In Newham, we wanted to extend working with the local community. Newham is also one of the most deprived areas in the country, and we found it important to connect with those adversely affected by the payment of illegitimate LOBO debt.
We had a good relationship with housing campaigners in the area, Focus E15 campaign. We also approached different groups who did community work in areas affected by cuts, interviewing people for evidence-gathering and then running a workshop on council finances in return for their time.
These exchanges were very valuable for everyone involved. However, although many people and groups were happy to speak to us about austerity, lack of services and the mismanagement of the council, it turned out to be more difficult to engage people on the issue of finance. The council’s complex financial arrangements were a remote subject that many people felt they could not really relate to, even if they were interested to hear about them. They were angry and struggling – although the millions of pounds flowing from the council to private banks gave ammunition to campaigners such as Focus E15 who were confronting the council for making them homeless.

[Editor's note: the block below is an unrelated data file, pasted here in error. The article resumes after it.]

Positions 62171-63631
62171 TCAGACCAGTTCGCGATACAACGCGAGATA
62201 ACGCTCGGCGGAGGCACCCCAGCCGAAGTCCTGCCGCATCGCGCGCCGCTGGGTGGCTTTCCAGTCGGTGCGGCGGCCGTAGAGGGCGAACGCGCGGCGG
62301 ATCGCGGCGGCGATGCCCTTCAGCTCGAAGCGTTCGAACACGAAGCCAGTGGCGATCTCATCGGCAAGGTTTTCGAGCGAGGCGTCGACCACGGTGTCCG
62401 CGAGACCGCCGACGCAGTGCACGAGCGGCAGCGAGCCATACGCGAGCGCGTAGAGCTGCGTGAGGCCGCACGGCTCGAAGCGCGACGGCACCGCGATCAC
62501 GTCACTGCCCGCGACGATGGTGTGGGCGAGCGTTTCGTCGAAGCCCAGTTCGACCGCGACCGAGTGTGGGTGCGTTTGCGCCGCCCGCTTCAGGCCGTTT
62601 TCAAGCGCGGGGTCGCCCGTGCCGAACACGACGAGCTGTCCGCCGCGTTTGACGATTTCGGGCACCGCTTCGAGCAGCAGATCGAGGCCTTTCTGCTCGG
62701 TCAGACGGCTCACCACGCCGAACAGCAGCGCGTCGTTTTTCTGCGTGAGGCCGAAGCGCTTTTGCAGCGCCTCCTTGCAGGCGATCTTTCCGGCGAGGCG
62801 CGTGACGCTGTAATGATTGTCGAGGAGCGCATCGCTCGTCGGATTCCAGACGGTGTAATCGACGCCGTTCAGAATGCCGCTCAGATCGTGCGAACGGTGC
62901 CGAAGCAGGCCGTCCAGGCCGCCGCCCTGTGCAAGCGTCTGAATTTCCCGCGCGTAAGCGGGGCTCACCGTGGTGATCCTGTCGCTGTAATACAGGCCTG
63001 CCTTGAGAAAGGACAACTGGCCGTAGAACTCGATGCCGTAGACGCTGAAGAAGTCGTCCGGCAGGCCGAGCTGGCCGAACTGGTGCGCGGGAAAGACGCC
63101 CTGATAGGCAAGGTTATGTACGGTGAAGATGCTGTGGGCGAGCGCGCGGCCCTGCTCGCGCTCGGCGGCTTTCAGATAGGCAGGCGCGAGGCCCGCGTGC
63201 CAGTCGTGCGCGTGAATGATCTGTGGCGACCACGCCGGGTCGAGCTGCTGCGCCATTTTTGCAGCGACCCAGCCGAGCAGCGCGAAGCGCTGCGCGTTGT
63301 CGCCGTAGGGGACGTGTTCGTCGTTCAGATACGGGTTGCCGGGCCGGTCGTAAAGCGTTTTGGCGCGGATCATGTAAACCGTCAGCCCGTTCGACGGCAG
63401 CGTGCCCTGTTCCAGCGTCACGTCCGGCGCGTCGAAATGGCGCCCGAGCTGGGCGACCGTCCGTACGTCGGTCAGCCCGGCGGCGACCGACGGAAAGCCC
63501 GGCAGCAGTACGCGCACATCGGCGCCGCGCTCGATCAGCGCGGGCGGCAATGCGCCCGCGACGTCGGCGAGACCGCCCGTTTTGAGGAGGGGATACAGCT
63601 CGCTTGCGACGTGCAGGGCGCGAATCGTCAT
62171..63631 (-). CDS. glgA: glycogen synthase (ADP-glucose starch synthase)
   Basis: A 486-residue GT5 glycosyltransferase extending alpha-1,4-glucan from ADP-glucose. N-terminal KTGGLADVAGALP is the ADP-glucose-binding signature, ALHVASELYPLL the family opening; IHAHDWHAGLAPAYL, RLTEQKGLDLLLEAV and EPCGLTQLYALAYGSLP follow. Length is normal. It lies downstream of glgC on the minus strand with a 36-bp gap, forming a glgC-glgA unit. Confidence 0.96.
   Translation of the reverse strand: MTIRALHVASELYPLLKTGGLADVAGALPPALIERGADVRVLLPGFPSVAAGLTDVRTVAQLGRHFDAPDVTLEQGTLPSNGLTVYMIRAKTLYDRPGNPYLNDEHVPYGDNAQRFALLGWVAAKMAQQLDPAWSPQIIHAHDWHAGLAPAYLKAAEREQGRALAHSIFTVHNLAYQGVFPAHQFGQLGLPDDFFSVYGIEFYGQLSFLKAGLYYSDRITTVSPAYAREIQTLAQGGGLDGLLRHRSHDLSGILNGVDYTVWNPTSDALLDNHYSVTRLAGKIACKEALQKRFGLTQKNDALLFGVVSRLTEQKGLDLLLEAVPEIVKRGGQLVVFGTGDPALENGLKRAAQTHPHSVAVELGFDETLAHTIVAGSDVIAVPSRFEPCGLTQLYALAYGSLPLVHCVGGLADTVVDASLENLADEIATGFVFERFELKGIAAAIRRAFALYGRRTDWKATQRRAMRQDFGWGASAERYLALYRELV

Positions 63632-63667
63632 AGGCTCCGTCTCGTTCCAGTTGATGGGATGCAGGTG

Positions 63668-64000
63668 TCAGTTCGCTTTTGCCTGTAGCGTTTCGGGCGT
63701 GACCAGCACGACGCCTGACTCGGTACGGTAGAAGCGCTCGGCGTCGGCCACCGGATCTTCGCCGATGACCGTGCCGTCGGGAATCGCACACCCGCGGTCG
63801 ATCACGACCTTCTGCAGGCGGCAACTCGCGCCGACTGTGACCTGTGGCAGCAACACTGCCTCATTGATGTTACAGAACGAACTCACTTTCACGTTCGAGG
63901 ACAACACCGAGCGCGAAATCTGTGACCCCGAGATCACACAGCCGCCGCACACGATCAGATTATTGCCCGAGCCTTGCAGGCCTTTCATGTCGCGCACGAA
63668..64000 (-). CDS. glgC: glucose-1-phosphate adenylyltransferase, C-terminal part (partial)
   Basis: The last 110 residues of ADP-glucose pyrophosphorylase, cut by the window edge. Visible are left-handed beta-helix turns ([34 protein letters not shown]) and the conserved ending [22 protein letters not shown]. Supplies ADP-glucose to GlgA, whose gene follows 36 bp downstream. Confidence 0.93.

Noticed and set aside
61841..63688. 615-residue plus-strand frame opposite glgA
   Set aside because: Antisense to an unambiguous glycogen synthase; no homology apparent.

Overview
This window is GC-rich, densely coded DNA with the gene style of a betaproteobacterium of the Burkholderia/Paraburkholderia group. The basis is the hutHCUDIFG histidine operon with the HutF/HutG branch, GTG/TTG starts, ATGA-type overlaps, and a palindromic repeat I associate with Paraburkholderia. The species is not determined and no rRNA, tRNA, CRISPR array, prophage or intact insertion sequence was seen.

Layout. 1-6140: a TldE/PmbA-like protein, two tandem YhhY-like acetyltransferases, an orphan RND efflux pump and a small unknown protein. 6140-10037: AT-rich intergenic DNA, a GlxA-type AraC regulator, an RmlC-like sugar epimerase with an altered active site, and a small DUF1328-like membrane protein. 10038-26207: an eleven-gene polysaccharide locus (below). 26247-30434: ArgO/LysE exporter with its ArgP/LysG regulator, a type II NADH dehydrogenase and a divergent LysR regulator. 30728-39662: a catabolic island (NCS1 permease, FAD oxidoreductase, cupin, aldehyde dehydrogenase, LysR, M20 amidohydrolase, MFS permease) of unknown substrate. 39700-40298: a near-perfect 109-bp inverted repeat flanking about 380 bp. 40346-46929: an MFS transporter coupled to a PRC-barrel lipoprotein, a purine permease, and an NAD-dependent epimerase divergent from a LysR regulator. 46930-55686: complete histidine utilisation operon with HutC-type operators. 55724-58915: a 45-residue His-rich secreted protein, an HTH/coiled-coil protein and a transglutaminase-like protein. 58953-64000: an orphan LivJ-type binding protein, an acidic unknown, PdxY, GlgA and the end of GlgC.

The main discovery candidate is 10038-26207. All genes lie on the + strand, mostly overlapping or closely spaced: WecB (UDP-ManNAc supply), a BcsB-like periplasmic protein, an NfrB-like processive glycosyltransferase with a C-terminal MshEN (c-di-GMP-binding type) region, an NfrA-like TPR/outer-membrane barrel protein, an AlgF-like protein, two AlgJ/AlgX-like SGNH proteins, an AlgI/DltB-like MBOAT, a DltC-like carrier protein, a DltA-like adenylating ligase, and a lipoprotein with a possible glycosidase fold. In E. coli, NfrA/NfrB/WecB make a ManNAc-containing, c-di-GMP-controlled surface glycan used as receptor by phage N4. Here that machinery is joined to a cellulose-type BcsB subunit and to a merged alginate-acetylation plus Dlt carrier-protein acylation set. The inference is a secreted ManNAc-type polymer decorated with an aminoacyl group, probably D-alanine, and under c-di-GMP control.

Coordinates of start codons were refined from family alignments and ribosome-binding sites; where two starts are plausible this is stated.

How debt gets passed down through austerity
Debt disciplines the indebted to act in the interests of the creditor who has the power to enforce repayments. It drains resources from other spending: for local authorities, that is vital services such as housing, education, social care, youth work and many more. This in turn leads to indebtedness being passed down to those who suffer most from austerity: when people get poorer, they need to rely on borrowing just to make ends meet. Already before the pandemic, a fifth of the UK population was in poverty. In some areas of East London, 4 out of 10 children were poor. The Covid crisis is set to push millions more into poverty.